Larry Ellison has been mum on a plea that he underwrite any America’s… (AFP, AFP/Getty Images )
Stop me if you've heard this one: Billionaire comes to City Hall. Says that if the city will get behind him, he'll bring a major sports enterprise to town and might even renovate some decrepit municipal infrastructure as part of the bargain. Huge economic boost foreseen. Won't cost taxpayers a dime.
Sounds like Phil Anschutz, the NFL and the Los Angeles Convention Center, doesn't it?
But it's not: We're talking about software billionaire Larry Ellison, the America's Cup sailing race and a few rotting bayside piers in San Francisco.
There are some differences between the L.A. and San Francisco cases: L.A.'s NFL deal is still as vaporous as ever, but San Francisco is actually getting the America's Cup. Races begin on the bay in July, with the finals in September.
The development deal — which started as a $150-million investment by Ellison's group in return for 75 years of rent-free development rights, then evolved into an investment of $55 million in return for nominal rent — has been dropped entirely.
But San Francisco is still nervous about being stuck for a bill for the yacht races that could run as high as $10 million. There may be a lesson looming here for every community that accepts on faith the forecast that any big event will bring riches on such a scale that it produces a cost-free economic boom.
The problem always boils down to the fact that the event's costs are real and near-term, and the riches are conjectural and lurk somewhere over the rainbow.
"The original idea was that we would not have a general fund impact," San Francisco County Supervisor John Avalos, who has been aggressively questioning the America's Cup deal, told me. "At this point we're looking at how much of a subsidy we're going to give it."
Avalos was a member of the Board of Supervisors when it approved the America's Cup event unanimously in 2010. More recently, he has said that "all the members of the Board of Supervisors were … played." If you fill in that ellipsis with a dirty word, you'll have the full accurate quote.
A word about the America's Cup, an event with which landlubbers may be unfamiliar. It's named after the yacht America, which so thoroughly trounced a British vessel in the first race (around the Isle of Wight, 1851), that when Queen Victoria asked who came in second place, she was supposedly told by crestfallen courtiers, "There is no second place."
American yachts enjoyed an unbroken skein of victories for the next 132 years. From 1930 to 1983, the races were staged off Newport, R.I., and I can tell you as a former Rhode Island resident that there are two traditional ways of describing the multimillion-dollar sport of yacht racing: For spectators, it's like watching paint dry; for participants on the open water, whose boats today cost up to $8 million, it's like tearing up $100 bills and tossing them overboard while standing under an ice-cold shower.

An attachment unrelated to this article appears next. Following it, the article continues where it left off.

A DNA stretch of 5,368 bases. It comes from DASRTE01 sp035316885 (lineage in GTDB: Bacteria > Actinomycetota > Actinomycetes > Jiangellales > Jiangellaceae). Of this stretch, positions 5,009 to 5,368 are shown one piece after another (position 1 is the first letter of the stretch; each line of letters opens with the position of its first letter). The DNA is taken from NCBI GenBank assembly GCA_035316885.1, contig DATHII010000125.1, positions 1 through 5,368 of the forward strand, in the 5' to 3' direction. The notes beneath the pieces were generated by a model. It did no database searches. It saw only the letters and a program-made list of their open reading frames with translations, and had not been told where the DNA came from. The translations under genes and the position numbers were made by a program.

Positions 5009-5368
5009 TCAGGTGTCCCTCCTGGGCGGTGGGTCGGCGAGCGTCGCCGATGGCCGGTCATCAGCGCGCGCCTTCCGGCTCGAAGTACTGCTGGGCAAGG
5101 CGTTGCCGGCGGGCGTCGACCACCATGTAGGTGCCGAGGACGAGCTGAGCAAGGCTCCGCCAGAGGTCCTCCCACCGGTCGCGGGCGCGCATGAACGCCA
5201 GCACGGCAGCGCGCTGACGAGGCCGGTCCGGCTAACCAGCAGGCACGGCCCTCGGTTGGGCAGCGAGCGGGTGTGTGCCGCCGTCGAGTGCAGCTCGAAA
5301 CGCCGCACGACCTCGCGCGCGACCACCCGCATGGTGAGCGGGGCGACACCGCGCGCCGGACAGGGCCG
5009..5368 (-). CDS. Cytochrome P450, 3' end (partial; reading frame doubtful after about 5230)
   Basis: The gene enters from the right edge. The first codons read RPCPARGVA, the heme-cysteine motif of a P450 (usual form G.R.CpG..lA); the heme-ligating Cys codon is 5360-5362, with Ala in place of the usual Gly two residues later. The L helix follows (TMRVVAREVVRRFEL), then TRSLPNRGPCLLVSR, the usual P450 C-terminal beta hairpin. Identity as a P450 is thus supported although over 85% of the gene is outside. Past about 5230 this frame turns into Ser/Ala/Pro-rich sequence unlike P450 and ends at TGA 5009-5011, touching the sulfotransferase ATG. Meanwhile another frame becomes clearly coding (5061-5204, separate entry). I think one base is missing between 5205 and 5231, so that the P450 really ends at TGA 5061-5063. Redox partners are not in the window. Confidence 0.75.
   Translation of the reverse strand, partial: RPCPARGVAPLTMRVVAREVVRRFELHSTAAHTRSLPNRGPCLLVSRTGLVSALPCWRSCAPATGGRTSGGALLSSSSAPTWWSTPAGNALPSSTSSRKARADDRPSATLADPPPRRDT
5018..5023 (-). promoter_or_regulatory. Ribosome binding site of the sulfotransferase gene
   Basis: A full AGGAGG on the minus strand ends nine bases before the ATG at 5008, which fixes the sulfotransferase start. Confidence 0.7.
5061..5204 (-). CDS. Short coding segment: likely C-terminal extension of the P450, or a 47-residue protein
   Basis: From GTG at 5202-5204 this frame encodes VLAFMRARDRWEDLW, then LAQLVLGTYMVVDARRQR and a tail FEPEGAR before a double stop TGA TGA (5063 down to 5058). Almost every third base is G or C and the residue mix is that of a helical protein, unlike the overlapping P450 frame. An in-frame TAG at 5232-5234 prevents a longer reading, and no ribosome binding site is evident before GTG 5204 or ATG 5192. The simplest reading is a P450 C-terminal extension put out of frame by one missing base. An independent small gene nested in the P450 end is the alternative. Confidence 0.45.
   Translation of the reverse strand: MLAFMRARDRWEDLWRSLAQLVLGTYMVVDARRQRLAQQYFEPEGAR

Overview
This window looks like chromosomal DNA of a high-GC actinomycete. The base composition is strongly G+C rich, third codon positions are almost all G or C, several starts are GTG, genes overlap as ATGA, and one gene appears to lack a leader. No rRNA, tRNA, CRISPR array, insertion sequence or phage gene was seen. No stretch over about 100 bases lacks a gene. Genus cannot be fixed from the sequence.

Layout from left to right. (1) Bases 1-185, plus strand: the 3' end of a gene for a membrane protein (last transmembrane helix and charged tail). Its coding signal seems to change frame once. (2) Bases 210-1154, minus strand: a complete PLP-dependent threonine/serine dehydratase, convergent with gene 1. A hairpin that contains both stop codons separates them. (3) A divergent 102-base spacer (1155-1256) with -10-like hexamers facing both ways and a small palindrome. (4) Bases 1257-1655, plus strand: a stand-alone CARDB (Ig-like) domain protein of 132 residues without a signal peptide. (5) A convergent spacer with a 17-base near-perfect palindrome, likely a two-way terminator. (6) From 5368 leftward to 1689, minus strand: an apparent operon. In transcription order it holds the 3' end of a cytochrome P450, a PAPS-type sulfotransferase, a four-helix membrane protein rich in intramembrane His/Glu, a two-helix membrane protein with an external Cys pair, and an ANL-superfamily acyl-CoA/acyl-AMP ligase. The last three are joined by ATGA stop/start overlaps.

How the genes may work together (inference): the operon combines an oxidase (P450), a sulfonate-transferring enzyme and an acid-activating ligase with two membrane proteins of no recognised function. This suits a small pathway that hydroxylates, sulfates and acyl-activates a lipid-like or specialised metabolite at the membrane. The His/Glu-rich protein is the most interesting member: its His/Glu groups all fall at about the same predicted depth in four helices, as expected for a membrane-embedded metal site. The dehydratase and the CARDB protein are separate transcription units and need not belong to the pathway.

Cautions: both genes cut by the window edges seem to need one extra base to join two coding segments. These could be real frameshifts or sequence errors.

The race organizers say the San Francisco version will be unique. The boats are sleeker and faster than ever before, and for the first time the races will be viewable from shore. It's not inconceivable that this will make the event a big draw.
"San Francisco is fortunate," says Stephen Barclay, CEO of the America's Cup Event Authority, the Ellison-affiliated group that is staging the race. "For the first time a family can go to the waterfront and watch." Barclay says that as the races get close, public excitement in the city will emerge "like a light switch turning on."
The current defending champion is a team owned by Ellison, Oracle's CEO and co-founder, who was listed last year by Forbes as America's third-richest individual, with $41 billion to his name. It shouldn't come as any surprise that there's a grassroots movement in San Francisco to ask Ellison to underwrite any shortfall, which he could probably do from spare change. He hasn't responded to the plea.
In 2010, the city and county administrations lined up foursquare behind the municipal bid to host the race. Then-Mayor Gavin Newsom (now California's lieutenant governor) was a big advocate. He was abetted by the Bay Area Council, a local business advocacy group, which projected that the three months of cup-related regattas would produce $1.4 billion in economic activity.
But that figure was always a bit squishy. The council's estimate of new sales, hotel and payroll taxes was as high as $24 million; the Board of Supervisors' estimate was below $18 million.
The council acknowledged that late summer is not exactly a dead period for San Francisco tourism needing to be filled in by a new event; rather, it's the high season, with hotel occupancy running at 85%. That figure itself is misleading, because it's citywide — good luck getting a hotel room around Union Square or the Embarcadero from July through September. So the suggestion that hotels all over the city from downtown to skid row will fill up, producing an additional $12.4 million in hotel taxes, sounds very optimistic.